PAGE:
Louissaint and the other residents of Parc Cadeau tell a story of intense intimidation and fear. Long after they were chased down from the hills and left to live in wretched poverty on this dust-filled plain, they remain here, out of the international spotlight and out of luck. "No one is helping us anymore," Louissaint says, "not even the parish priest."
Eliseo Jean Luis isn't quite sure how old he is. A tall, rail-thin, gray-haired father of 11, he thinks he must be pushing 60. But because he was born in a rural part of the Dominican Republic to illiterate parents who were never issued a birth certificate, he can't be sure. Though he speaks fluent Spanish and can name more Dominican towns than Haitian ones, he doesn't plan to ever go back to the land of his birth. He has lived in dusty Parc Cadeau for a year and a half but would like to resettle deeper into Haiti. "A thousand pesos could get me out of here," he says.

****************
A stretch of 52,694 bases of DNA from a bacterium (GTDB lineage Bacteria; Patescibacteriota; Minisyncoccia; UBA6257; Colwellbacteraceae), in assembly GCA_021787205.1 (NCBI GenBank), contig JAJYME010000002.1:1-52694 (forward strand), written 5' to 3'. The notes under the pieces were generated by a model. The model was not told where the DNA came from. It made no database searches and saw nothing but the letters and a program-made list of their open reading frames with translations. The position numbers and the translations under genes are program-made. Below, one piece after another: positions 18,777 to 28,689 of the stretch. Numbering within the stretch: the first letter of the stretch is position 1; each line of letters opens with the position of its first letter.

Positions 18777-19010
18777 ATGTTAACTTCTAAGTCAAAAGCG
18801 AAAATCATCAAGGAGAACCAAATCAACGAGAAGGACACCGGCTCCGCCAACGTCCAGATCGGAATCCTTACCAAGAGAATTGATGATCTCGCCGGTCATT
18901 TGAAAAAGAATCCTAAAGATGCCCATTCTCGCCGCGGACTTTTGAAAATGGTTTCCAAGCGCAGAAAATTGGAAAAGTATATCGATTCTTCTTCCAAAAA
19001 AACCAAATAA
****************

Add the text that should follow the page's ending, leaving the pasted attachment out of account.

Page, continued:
Jean Luis left his home because he was afraid. He and his wife walked across the border and into Haiti in early July 2015. They left behind a life growing beans in Las Mercedes, a hill town 13 miles from Pedernales. When he talks about his decision to return to Haiti, his voice drops to a hushed tone. "The tígueres showed up one night in June. They were on motorcycles. They had machetes and pistols."
Jean Luis says they caught him on the road as he was walking back to his home. He thinks they didn't hurt him because he looks so old. But they insulted him and told him to return to his country, or else.
He says he felt like "the tígueres from Pedernales wanted to burn us all, and the radio was saying it was going to be like 1937 all over again."
His voice lowers to a whisper when he mentions that far-off year. He's like many Haitians on the island, one of Columbus' first landing spots in the New World. He still shudders at the thought of the genocide perpetrated by American-backed dictator Rafael Leonidas Trujillo exactly 80 years ago.